NASA’s Hubble Extends Stellar Tape Measure 10 Times Farther Into Space
Using NASA’s Hubble Space Telescope, astronomers now can precisely measure the distance of stars up to 10,000 light-years away — 10 times farther than previously possible.
Astronomers have developed yet another novel way to use the 24-year-old space telescope by employing a technique called spatial scanning, which dramatically improves Hubble’s accuracy for making angular measurements. The technique, when applied to the age-old method for gauging distances called astronomical parallax, extends Hubble’s tape measure 10 times farther into space.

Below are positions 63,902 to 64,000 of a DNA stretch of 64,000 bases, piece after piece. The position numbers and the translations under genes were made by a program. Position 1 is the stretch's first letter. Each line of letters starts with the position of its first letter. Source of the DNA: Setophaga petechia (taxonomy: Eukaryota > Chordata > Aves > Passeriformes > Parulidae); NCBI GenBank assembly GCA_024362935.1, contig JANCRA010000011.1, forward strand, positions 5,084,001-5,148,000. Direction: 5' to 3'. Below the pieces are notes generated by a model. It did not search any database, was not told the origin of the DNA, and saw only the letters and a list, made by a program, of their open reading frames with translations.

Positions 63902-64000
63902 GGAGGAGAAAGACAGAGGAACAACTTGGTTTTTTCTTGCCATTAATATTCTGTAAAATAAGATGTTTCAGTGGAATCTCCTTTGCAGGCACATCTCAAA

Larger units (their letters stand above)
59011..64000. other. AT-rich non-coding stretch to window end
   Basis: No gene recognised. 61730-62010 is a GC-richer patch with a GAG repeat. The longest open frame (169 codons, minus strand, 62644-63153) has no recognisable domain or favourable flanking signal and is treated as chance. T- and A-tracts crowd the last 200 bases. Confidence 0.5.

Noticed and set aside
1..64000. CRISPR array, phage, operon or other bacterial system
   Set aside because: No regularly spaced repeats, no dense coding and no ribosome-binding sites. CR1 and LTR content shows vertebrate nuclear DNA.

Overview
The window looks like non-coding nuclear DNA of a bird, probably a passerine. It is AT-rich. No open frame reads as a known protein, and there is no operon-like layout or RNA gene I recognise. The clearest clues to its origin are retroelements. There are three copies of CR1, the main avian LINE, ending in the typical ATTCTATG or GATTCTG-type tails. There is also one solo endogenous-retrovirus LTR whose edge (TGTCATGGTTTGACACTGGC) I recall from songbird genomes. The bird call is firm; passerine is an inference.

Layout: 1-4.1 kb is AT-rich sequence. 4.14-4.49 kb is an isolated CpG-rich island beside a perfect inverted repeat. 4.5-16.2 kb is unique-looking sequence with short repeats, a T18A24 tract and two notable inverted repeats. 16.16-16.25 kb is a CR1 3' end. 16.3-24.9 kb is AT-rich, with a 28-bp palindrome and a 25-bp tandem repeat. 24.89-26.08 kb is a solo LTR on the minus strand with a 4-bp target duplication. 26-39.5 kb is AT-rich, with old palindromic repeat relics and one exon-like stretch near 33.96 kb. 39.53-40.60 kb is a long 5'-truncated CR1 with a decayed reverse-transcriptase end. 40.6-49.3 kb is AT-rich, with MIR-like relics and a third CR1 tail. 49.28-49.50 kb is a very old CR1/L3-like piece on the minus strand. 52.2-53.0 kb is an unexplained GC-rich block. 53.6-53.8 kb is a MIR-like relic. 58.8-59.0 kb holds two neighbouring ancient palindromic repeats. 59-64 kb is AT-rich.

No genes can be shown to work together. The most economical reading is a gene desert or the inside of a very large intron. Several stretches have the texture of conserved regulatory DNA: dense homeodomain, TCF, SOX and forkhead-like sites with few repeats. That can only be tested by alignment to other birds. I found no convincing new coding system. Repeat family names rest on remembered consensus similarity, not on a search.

“This new capability is expected to yield new insight into the nature of dark energy, a mysterious component of space that is pushing the universe apart at an ever-faster rate,” said Noble laureate Adam Riess of the Space Telescope Science Institute (STScI) in Baltimore, Md.
Parallax, a trigonometric technique, is the most reliable method for making astronomical distance measurements, and a practice long employed by land surveyors here on Earth. The diameter of Earth’s orbit is the base of a triangle and the star is the apex where the triangle’s sides meet. The lengths of the sides are calculated by accurately measuring the three angles of the resulting triangle.